Animal concepts used in the livery extend into Frontier's marketing as well. Each animal has a specific name.[87] Animal aircraft used in their radio and television commercials include Jack the rabbit, Grizwald the bear, Foxy the fox (for whom Jack has a crush), Flip the dolphin (who always gets stuck going to Chicago rather than the warmer climates the others are going to), Larry the lynx, Hector the sea otter, and Sal the cougar. New additions are Penguins Jim, Joe, Jay, and Gary, a barbershop-style quartet, singing the praises of EarlyReturns to an audience of Frontier's well-known characters from the "a whole different animal" campaign, Hector the otter, advertising Frontier's expanding service to Mexico, and Polly the Parrot, who won the new animal audition in 2012.
In an effort to focus on regional contract flights for major carriers, Republic Airways Holdings announced in January 2012 its intention to sell or spin off Frontier.[38][39] On January 26, 2012, Republic Airways Holdings appointed former US Airways and Gate Gourmet CEO David Siegel as President and CEO of Frontier Airlines. Republic also added new senior officers for Frontier's finance and commercial team, among other changes in the executive leadership team. Siegel and other Frontier executives moved to Denver where Frontier is headquartered in order to facilitate management of all aspects of Frontier during its separation process from Republic and continue its transformation into an ultra-low-cost carrier.[13]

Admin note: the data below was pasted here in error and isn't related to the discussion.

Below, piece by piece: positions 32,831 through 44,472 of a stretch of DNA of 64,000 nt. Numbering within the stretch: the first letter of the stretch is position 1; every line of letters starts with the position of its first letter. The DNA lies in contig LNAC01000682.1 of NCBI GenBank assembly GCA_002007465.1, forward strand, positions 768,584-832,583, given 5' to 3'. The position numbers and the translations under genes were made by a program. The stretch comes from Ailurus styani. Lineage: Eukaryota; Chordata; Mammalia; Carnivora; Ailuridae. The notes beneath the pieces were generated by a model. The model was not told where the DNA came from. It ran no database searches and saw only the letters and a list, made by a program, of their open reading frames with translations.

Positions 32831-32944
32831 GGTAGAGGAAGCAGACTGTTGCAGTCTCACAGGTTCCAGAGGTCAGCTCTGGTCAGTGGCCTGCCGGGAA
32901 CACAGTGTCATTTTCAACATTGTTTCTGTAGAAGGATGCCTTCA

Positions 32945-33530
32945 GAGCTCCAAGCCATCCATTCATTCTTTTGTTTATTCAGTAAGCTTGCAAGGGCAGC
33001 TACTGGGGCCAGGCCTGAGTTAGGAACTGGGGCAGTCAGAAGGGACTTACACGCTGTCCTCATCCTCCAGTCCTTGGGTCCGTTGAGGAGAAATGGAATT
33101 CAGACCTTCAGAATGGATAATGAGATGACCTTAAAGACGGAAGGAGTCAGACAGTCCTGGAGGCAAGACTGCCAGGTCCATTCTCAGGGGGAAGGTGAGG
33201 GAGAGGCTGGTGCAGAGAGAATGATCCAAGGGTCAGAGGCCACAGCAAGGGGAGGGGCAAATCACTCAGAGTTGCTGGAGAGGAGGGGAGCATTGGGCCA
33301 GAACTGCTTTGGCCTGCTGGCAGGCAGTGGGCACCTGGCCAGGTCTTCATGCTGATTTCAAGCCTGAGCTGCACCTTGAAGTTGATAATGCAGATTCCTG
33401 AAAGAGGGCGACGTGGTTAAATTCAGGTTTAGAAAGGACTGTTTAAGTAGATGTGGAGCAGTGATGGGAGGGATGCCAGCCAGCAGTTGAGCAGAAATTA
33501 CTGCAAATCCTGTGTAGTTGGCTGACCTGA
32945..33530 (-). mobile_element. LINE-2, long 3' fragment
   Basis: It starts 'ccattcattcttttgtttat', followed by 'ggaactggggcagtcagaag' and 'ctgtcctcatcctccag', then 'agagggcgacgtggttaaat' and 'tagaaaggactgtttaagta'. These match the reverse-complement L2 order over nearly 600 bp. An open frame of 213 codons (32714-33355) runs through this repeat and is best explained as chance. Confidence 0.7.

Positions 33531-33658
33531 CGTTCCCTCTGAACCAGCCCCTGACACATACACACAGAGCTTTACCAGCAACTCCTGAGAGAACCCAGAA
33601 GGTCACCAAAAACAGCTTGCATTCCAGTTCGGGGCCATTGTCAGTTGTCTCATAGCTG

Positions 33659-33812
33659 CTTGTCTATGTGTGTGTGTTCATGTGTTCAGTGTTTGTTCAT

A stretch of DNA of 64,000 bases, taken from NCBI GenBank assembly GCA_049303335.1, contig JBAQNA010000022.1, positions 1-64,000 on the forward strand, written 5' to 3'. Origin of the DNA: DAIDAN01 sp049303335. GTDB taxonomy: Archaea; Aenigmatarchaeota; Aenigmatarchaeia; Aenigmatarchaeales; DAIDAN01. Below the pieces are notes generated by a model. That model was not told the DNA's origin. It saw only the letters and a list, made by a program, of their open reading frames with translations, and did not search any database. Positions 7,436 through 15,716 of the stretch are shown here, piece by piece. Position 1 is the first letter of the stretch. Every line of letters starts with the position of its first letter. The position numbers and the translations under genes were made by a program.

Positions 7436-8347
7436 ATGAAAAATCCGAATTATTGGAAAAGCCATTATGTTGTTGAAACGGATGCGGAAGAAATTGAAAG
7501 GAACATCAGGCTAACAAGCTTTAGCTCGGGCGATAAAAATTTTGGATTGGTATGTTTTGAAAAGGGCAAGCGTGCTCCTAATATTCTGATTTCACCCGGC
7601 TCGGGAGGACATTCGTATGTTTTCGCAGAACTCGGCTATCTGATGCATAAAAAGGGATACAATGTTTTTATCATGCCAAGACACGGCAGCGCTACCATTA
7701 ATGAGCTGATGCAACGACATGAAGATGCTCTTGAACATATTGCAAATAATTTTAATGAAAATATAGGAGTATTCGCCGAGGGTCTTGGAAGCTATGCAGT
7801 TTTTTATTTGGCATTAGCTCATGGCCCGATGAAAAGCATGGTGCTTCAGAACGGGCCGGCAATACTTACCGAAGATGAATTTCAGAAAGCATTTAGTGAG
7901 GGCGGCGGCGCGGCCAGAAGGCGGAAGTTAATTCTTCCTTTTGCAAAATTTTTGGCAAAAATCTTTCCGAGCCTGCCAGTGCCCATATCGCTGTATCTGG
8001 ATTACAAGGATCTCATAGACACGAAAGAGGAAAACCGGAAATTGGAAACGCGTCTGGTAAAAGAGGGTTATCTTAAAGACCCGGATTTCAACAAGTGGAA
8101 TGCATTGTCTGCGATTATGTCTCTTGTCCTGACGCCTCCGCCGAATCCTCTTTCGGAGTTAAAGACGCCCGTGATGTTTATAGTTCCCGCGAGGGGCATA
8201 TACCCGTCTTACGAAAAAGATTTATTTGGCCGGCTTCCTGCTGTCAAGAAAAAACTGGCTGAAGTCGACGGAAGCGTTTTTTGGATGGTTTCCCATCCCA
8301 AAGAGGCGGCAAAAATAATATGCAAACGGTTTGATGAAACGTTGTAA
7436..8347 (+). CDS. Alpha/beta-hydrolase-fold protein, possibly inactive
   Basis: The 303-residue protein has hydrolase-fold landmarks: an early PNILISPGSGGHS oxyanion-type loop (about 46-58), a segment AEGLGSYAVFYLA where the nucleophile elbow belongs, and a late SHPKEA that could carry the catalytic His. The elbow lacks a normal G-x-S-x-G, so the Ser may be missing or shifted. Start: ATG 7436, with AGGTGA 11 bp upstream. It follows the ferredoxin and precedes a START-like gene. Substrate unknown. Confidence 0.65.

Buffalo to Orlando Buffalo to New York Buffalo to Fort Lauderdale Buffalo to Fort Myers Buffalo to Boston Seattle to New York Chicago to New York Syracuse to Orlando Phoenix to Boston New York to Los Angeles New York to Orlando Los Angeles to New York Houston to New York Orlando to New York New York to Las Vegas Boston to Las Vegas New York to Chicago Burlington to Orlando New York to San Francisco San Francisco to New York